The Udvar-Hazy Center also has flight simulators and an Imax theater, as well as an observation tower from which visitors can watch planes land at Dulles. In April 2012, the Udvar-Hazy Center welcomed the space shuttle Discovery, which landed in Florida in 2011 after its final mission.

Steven F. Udvar-Hazy Center, 14390 Air and Space Pkwy., Chantilly; 202-633-1000. Free.

Fossilized dinosaur skeletons at the National Museum of Natural History. Photograph by Donald E. Hurlbert.
Fossilized dinosaur skeletons at the National Museum of Natural History. Photograph by Donald E. Hurlbert.

National Museum of Natural History

Rivaling the Air and Space Museum in terms of popularity, the Natural History Museum owns more than 126 million items in upward of 1.5 million square feet of exhibitions. The Constitution Avenue entrance leads to a lobby where an Easter Island statue stands guard. On the first floor, a 13-foot Fénykövi elephant from Angola sits under the central dome in the rotunda, while the adjacent Sant Ocean Hall is dominated by the model of a North Atlantic right whale. On the second floor, the 45.52-­carat Hope Diamond is the centerpiece of the Geology, Gems, and Minerals gallery, and the Butterfly Pavilion allows visitors to walk through an indoor garden surrounded by hundreds of live butterflies and moths (tickets are $6).

Tenth St. and Constitution Ave., NW; 202-633-1000. Free.





National Geographic Museum

Housed on the first floor of the National Geographic Society downtown, this museum hosts exhibits that are often hands-on and high-tech.

As you’d expect from the esteemed century-old society, shows focus on science, nature, history, and global cultures, with lots of child-­friendly features.

1145 17th St., NW; 202-857-7588. $8.

United States Botanic Garden

One of the oldest botanic gardens in the country, this giant “national greenhouse” on the Mall consists of three parts: a conservatory containing more than 4,000 plants, the National Garden outside, and Bartholdi Park across the street. Built in 1933, the conservatory features almost 30,000 square feet of space and includes an orchid court, a desert garden, a seasonal children’s garden with activities, and an oversize jungle area in the center with a viewing balcony from which to observe the tropical plants and vines.

The National Garden includes a rose garden and an amphitheater made from the marble steps of the Capitol’s old east portico, a butterfly garden, and a water garden dedicated to the First Ladies of the United States, while Bartholdi Park has a spectacular, recently restored fountain as its centerpiece.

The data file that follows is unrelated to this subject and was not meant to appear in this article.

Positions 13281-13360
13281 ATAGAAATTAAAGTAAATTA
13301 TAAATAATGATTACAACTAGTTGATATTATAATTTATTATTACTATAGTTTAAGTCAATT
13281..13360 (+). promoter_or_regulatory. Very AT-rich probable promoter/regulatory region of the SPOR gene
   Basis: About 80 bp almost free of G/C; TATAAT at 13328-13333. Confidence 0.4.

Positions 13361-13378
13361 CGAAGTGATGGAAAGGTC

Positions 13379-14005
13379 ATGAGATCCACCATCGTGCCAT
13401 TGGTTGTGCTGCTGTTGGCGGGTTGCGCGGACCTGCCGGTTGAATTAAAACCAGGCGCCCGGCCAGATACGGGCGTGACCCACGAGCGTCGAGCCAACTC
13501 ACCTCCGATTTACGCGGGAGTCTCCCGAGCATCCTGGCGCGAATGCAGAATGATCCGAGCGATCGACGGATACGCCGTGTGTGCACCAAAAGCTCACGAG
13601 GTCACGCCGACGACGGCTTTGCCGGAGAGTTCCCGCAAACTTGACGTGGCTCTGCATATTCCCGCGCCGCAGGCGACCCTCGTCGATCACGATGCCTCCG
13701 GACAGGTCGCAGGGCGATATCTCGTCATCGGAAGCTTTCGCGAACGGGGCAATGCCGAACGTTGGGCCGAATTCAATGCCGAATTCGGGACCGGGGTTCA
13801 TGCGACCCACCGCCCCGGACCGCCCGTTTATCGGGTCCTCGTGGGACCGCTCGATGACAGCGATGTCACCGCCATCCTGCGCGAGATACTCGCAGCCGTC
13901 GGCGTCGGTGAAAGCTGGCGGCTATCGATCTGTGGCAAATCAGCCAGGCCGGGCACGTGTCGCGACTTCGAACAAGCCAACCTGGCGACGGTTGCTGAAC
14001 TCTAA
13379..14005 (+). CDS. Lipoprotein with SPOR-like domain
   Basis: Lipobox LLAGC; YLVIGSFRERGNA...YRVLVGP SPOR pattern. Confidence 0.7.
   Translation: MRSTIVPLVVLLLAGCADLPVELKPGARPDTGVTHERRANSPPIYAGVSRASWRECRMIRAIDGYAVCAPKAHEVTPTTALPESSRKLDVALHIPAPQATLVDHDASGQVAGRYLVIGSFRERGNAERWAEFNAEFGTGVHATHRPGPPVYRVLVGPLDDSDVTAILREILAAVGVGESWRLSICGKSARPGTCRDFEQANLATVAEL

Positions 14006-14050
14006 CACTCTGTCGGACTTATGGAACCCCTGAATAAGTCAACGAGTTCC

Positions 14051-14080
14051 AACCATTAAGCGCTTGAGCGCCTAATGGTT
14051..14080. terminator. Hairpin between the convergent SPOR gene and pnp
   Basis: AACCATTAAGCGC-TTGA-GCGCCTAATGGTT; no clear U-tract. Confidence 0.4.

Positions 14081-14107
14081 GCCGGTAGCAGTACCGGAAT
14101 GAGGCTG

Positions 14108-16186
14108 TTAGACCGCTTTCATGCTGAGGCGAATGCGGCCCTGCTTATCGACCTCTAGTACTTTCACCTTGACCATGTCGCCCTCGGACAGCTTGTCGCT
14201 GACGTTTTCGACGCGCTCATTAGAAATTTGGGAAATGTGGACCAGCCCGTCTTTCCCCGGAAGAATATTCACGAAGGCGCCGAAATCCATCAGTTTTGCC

100 Maryland Ave., SW; 202-225-8333. Free.

The space shuttle Discovery at the National Air and Space Museum Steven F. Udvar-Hazy Center. Photograph by Dane Penland/National Air and Space Museum.
The space shuttle Discovery at the National Air and Space Museum Steven F. Udvar-Hazy Center. Photograph by Dane Penland/National Air and Space Museum.

United States National Arboretum

Visitors can bike, walk, or drive through the National Arboretum’s 446 acres to see dogwood and magnolia collections, a bonsai and penjing museum, and a grove of state trees.

As at the Botanic Garden, remnants of the Capitol’s old east portico can be found here; marble columns stand among a reflecting pool near the center of the grounds. The arboretum is especially well known for its magnificent collection of azaleas, which typically bloom between April and May.

The Perennial Collection includes flowering peonies, day lilies, and daffodils; the National Herb Garden is home to holly, juniper, pansies, and more than 100 varieties of roses.

3501 New York Ave., NE; 202-245-2726. Free.

Marian Koshland Science Museum

Often overlooked in a rush toward Washington’s flashier museums, this private institution run by the National Academy of Sciences explores scientific issues that affect daily life, from weather to disease control.

Named after the groundbreaking immunologist, the Koshland museum has interactive displays on climate change and the brain, among others.

Exhibitions include an Idea Lab, which allows visitors to explore the theme of resilience through video clips, interactive games, and puzzles.